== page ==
Systemic JIA: Where Are We

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Karen Onel, M.D.

Division of Pediatric Rheumatology
University of Chicago

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Systemic JIA: Where Are We

  1. 1. Systemic Juvenile IdiopathicArthritis:Where are We?Karen Onel, M.D.Division of Pediatric RheumatologyUniversity of Chicago
  2. 2. A child goes to see thedoctor with a history offever. They have knee painand swelling too!What’s wrong?How can we figure this out?Is this Systemic JIA?
  3. 3. Juvenile Idiopathic Arthritis Most common rheumatic disease of childhood Important cause of disability and blindness Syndrome of diverse etiologies--Idiopathic Criteria – Age less than 16 – Arthritis (vs. arthralgia)-Joint inflammation not just pain – Duration > 6 weeks
  4. 4. Idiopathic We still don’t understand why children get systemic JIA Not likely genetic-rare to have 2 family members involved Some people think it belongs with the autoinflammatory and periodic fever syndromes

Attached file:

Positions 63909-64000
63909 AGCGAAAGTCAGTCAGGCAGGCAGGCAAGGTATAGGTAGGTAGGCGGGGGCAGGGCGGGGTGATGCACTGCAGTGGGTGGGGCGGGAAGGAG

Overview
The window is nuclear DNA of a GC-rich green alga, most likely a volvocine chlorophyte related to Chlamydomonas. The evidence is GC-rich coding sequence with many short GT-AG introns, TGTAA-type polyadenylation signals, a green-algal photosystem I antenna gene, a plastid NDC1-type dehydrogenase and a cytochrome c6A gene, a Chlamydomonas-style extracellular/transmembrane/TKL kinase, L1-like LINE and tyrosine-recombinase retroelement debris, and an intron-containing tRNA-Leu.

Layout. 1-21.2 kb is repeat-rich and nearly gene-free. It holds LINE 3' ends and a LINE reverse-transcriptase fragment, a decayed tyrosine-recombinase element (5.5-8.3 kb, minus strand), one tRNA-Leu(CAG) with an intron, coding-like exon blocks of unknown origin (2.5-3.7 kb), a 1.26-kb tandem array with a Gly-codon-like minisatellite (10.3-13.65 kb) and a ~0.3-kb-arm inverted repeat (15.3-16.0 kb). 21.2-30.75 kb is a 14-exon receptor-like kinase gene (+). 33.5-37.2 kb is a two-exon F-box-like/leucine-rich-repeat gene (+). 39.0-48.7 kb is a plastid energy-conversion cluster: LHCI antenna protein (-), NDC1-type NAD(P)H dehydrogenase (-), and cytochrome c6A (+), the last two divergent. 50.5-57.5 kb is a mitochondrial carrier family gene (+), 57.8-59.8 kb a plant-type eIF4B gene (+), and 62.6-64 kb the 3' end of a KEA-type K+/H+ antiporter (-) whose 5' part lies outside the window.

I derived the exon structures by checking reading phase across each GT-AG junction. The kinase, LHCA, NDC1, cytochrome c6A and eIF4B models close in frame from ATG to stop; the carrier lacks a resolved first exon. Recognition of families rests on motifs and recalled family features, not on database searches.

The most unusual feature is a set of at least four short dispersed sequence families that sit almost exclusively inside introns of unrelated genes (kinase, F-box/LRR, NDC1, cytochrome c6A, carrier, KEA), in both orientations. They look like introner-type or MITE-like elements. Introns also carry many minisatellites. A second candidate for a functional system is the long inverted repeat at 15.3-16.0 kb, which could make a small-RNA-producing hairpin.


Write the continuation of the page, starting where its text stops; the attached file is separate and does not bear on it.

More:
5. 5. Types of JIA Oligoarthritis Extended Oligoarthritis Polyarthritis (either RF+ or -) Psoriatic Arthritis Enthesitis-related Arthritis Systemic Onset
  6. 6. Epidemiology Incidence--10/100,000/year in US Prevalence--100/100,000 children in US Age at onset extremely rare prior to 6 months Peak ages-- – 1-3 years (girls) – 9 years (boys and girls) Lower extremities most often involved
  7. 7. Much more about SystemicJuvenile Idiopathic ArthritisStill’s DiseaseRarest subtype-at most 10%
  8. 8. Lots of things give kids feversand joint pains and jointswelling Infections – Infections in the bone or joint Cancer – Especially cancer that involves the bone marrow  Leukemia, lymphoma, neuroblastoma Other rheumatologic illness – Lupus, Dermatomyositis, Vasculitis – Reactive Arthritis – Polyarticular JIA can present with fevers
  9. 9. Systemic Onset JIA-Systemic Arthritis Joints may or may not be involved at the beginning Sex ratio: equal May occur at any age (even adults) Uveitis rare Systemic signs (fever, rash, abnormal labs) may precede the development of arthritis by years (even 10!)